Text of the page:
White Fragility: Refusing to Choose a Side


White Fragility demonstrates the importance of understanding contexts, allyship, and reading widely.

“Are you mixed?” This seemingly innocent question from a white elementary school classmate sat with me for a few minutes before I answered.

“No, I am Black.”

He asked so he could accurately “locate” me in the social construct that we have come to know as race.

I confused him. My eyes were hazel, and I was close to his color. Maybe I could pass as white and be his friend. He wanted me to choose a side.

Of this pressure to choose a side, Robin DiAngelo notes in her work White Fragility, “When…people’s racial identity is ambiguous, they will face constant pressure to explain themselves and ‘choose a side.’”

My response was all he needed. I hadn’t passed the test. The two of us couldn’t be friends. For some reason, in his experience, whiteness had been normalized. Blackness was a deviation.

While this singular incident seems isolated and disheartening, DiAngelo argues in White Fragility that racism is not a product of individual actions but a “complex interconnected system.” In her view, my classmate’s words that day weren’t just a heart issue, but a systemic issue.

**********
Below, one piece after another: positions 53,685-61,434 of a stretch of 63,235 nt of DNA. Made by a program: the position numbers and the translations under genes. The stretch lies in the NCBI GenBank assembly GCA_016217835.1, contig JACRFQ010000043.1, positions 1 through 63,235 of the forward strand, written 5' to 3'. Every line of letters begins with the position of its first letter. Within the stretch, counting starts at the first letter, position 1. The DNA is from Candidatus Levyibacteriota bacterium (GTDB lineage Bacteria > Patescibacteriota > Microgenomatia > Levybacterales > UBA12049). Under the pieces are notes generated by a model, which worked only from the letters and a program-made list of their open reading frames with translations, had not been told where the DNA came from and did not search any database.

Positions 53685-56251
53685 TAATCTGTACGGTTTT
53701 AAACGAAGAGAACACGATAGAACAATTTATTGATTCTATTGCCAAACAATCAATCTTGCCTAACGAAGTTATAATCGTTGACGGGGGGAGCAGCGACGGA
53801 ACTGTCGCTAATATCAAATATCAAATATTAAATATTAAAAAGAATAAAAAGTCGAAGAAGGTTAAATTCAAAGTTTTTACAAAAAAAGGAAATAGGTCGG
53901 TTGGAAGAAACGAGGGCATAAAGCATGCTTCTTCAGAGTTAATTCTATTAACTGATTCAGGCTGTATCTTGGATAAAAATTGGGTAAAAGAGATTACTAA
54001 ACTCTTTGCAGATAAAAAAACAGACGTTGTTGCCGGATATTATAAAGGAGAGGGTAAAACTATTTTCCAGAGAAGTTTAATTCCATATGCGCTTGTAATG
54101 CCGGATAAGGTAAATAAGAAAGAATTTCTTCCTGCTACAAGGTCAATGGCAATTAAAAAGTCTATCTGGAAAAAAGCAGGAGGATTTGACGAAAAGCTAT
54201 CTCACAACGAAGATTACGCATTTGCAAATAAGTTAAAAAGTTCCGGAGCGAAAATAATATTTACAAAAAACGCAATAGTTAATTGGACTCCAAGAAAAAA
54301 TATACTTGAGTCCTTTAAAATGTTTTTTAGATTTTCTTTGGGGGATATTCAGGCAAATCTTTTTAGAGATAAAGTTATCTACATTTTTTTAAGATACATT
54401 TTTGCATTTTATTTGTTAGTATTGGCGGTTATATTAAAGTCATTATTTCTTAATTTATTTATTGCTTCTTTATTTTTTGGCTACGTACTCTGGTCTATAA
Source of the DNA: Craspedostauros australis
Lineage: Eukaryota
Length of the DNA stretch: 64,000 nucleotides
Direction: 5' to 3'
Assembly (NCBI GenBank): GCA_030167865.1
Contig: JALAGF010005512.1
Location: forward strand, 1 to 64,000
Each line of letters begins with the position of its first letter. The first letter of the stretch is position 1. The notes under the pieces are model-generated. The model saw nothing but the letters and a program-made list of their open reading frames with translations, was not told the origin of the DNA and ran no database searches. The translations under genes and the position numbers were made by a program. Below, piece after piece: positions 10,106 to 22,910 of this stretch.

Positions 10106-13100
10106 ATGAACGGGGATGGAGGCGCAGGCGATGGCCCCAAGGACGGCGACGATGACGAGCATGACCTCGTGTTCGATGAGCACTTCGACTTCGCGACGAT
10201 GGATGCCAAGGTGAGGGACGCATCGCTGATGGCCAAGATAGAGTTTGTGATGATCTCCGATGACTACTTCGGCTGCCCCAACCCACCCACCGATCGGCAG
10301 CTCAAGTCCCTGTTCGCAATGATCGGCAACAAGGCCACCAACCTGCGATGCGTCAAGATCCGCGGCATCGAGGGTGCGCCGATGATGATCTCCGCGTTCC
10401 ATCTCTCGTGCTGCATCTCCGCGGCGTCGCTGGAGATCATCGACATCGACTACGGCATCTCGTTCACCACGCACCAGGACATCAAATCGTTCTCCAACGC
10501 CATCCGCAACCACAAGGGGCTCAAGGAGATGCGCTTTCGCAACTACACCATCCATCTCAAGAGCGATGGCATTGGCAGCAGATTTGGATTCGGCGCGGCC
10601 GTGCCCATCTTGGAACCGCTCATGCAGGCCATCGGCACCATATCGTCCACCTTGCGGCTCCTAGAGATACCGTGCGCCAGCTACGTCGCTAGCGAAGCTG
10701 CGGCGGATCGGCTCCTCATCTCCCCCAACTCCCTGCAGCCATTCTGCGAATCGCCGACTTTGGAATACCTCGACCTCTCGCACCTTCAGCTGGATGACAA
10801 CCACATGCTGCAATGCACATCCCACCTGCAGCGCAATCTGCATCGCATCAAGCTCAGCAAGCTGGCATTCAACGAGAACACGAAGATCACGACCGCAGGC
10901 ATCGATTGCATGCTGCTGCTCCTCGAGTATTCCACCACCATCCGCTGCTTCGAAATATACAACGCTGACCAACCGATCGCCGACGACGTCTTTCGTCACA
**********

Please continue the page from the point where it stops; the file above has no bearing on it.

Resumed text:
Many other writers in this series have pointed out some problems with DiAngelo’s approach. And I applaud much of what they have written. I too believe that racism is heart issue and that the gospel is the ultimate hope for any sin-stained heart—including a heart stained by racism.

But I believe that men and women of faith who are serious about gospel work need to be interested in transforming hearts and systems. If we do not pursue both, then our work to transform the world around us is incomplete.

Like my elementary school classmate, we tend to like people …

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